Shingles vaccination can prevent shingles or lessen its effects. In clinical trials, vaccination reduced the incidence of shingles (the proportion of a population who develop shingles in a year) and the incidence of post-herpetic neuralgia, and vaccination against shingles is now recommended in the US for everyone over the age of 60 except individuals with a weakened immune system (for example, people with HIV/AIDS). However, these clinical trials determined the vaccine's efficacy in selected populations under controlled conditions. How effective is the vaccine in unselected populations in routine clinical use? In this cohort study, the researchers assess zoster (shingles) vaccine effectiveness against incident shingles and post-herpetic neuralgia in an unselected population of older individuals in the US. A cohort study follows a group of individuals who differ with respect to specific factors (in this study, vaccination against shingles) to determine how these factors affect the rates of specific outcomes (shingles and post-herpetic neuralgia).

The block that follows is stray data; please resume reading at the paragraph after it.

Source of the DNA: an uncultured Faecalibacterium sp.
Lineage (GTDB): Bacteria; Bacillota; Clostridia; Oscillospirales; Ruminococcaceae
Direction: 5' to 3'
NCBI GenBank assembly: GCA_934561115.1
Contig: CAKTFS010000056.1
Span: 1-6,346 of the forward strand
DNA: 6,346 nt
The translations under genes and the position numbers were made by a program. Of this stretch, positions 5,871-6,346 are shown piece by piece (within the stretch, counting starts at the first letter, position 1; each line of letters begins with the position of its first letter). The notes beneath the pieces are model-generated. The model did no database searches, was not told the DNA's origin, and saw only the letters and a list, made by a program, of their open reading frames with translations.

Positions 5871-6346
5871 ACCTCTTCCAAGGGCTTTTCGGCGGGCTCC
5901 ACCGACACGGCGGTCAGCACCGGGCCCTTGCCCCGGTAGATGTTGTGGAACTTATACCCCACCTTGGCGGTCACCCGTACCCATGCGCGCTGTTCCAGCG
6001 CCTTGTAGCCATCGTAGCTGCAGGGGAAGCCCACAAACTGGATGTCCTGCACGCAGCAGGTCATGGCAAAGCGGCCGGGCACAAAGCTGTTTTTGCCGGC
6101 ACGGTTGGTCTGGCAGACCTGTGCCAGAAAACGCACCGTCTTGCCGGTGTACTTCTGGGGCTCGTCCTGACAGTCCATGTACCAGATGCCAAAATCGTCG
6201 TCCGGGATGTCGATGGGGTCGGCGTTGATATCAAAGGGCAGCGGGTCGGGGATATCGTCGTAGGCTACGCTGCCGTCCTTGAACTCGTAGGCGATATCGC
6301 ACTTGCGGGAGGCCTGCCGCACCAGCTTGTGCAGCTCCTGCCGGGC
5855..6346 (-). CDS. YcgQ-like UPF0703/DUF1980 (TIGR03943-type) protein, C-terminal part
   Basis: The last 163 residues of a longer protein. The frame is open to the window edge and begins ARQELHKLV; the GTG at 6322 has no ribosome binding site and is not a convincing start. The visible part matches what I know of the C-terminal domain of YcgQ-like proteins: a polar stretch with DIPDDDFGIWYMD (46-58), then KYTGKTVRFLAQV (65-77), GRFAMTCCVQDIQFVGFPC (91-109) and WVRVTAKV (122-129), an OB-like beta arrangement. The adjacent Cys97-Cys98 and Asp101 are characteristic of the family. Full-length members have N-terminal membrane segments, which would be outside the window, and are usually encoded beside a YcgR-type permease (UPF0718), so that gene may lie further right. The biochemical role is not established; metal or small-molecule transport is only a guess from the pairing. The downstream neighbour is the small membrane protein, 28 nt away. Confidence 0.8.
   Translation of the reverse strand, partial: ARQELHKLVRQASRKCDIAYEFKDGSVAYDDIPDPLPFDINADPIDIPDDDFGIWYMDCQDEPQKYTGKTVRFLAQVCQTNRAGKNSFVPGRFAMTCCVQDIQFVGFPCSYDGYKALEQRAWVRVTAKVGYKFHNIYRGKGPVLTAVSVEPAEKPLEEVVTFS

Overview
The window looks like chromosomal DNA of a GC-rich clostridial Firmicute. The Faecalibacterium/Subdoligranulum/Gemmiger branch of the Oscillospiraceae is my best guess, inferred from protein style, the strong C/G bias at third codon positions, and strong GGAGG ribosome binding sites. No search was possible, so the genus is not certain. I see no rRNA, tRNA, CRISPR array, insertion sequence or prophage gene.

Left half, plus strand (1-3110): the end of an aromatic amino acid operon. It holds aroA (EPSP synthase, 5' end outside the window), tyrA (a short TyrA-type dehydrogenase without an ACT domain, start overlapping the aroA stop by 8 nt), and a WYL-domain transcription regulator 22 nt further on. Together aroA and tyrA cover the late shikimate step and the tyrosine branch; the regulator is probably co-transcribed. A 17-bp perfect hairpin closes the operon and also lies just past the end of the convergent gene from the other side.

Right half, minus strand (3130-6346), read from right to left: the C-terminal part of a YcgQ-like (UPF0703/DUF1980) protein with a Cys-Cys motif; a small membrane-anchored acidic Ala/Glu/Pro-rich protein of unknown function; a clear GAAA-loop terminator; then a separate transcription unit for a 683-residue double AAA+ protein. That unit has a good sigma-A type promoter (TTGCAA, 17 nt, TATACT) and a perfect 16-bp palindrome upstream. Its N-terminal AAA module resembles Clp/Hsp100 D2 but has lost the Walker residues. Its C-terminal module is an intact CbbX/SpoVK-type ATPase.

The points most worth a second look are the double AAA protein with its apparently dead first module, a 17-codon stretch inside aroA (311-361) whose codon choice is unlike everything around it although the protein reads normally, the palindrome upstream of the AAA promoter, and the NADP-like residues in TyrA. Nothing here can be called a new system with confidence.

What Did the Researchers Do and Find?